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Lenovo ThinkPad Yoga review: A flexible hybrid tablet

The ThinkPad Yoga is heavy and short of on-board connectors — an Ethernet port being the most glaring omission. Otherwise it's difficult to fault this ingeniously designed tablet.
Written by Sandra Vogel on

Lenovo ThinkPad Yoga

  • Solid chassis
  • Superb IPS touchscreen
  • Great multimodal use options
  • Excellent keyboard protection in tablet mode
  • Heavy
  • Unwieldy in tablet mode
  • No on-board Ethernet port
  • Editors' Review
  • Specs

Lenovo's consumer-focused Yoga notebooks and tablets have been around for a while. The notebooks emphasise 'multimodal' use, which basically means that the screen can swivel to give you alternate viewing and working modes. The Yoga concept has now made its way to the ThinkPad range in the shape of the ThinkPad Yoga. With a range of smart features on offer, including pen-based input in the top-end model, Lenovo appears to have come up with a winner.


The ThinkPad Yoga is a solid, extremely well-built notebook with a tough exterior and a magnesium alloy frame. The lid is more flexible than we'd like (but less flexible than many), while the base is barely flexible at all. There's a weight premium to be paid for all this system's features though, as it weighs in at 1.57kg (3.46lb).

Yoga, ThinkPad-style (clockwise from top left): Stand, Tablet, Tent and Laptop.
Images: Lenovo

Lenovo pushes the 'multimodal' concept by claiming no fewer than four usage modes. 'Laptop' speaks for itself. 'Tent' involves you swivelling the screen way past 180 degrees to stand the ThinkPad Yoga up in an 'A' configuration with the screen facing outwards. 'Stand' has the same effect of facing the screen outwards to the audience, but this time the keyboard sits face down on the desk. 'Tablet', of course, involves flipping the screen through a full 360 degrees and laying it flush to the back of device. You can then hold the whole unit in the crook of an arm, or leave it flat on a desk or on your lap, using only the screen as your working surface.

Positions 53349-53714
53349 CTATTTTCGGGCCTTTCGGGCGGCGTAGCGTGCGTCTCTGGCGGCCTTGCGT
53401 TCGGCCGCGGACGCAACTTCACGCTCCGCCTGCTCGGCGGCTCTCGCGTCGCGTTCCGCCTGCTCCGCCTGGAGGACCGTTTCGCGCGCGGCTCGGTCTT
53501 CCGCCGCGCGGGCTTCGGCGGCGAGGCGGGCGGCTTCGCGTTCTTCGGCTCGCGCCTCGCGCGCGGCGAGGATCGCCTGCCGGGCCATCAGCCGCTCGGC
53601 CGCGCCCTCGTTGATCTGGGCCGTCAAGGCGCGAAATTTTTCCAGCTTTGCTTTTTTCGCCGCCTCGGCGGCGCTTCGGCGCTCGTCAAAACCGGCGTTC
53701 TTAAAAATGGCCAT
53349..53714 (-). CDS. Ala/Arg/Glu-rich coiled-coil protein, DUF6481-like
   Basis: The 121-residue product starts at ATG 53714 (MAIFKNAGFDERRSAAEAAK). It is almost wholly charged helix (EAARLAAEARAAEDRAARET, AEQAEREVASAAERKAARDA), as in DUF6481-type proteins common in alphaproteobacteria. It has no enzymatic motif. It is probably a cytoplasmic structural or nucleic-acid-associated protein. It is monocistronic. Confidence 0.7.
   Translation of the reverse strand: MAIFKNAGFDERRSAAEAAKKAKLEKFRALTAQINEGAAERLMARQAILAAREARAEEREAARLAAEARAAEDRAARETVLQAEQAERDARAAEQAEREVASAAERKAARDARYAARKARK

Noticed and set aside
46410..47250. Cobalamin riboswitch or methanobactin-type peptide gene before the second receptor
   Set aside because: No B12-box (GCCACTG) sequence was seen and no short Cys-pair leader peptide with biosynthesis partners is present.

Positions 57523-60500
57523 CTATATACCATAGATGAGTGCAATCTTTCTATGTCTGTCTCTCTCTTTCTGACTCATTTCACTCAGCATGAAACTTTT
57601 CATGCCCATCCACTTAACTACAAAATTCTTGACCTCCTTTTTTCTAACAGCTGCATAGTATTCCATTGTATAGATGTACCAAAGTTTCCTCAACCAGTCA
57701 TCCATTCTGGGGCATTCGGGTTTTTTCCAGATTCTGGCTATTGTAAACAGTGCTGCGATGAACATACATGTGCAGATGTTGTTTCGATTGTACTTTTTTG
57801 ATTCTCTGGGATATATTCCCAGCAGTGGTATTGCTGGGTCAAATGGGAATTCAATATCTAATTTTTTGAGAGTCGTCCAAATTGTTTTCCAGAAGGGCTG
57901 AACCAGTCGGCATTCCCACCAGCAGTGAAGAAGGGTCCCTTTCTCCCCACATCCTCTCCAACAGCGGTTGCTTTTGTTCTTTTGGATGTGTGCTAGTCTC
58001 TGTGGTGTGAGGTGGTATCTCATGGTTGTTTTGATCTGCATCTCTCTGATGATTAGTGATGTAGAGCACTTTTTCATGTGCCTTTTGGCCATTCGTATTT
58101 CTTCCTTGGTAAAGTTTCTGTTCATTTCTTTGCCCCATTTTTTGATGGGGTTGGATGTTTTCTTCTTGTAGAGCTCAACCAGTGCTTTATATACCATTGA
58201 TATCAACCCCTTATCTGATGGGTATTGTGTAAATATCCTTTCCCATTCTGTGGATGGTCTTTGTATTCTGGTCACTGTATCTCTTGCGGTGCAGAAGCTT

In Tablet mode, with the keyboard facing outwards, the keyboard surround rises up and the keys lock in position, presenting a flat, rigid surface.
Image: Lenovo

When you're working in tablet mode, the keyboard ends up facing outwards and can be vulnerable, as well as making an uneven surface to hold onto. Lenovo's "Lift 'n' Lock" solution is smart and efficient, though: as you swivel the screen past 180 degrees, the keyboard surround rises up and the keys themselves lock in position. By the time you're in tablet mode you couldn't press a key if you wanted to, and the flat surface that's presented means the whole area is protected.

Lenovo caters for those who do a lot of work in tablet mode by providing two of its four preconfigured ThinkPad Yoga models with a digitizer stylus. This fits securely in a housing on the front right of the notebook; in a neat touch, Lenovo has also given the stylus a red tip that's visible when it's in situ.

The other potential issue with working in tablet mode — having swift access to the Windows 8 Start and desktop screens — is dealt with by putting a Windows button beneath the screen. All of which leaves us with just one tablet-mode issue: that 1.57kg of weight becomes noticeable if you need to hold the ThinkPad Yoga in the crook of an arm for very long.

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The keyboard itself is up to Lenovo's usual high standard. The island-style keys have a slight outward curve along their bottom edge, making them marginally larger than standard and lending a distinctive look. The keys feel great under the fingers, and you should have no trouble reaching your maximum touch-typing speed.

Lenovo's distinctive red pointing stick sits between the G, H and B keys and mouse buttons are embedded into both the top and bottom of the trackpad, all of which depresses a reasonable distance. Unfortunately it doesn't lock out like the keyboard, so when you pick the ThinkPad Yoga up to use in tablet mode it's easy to put what might be undue pressure on the trackpad.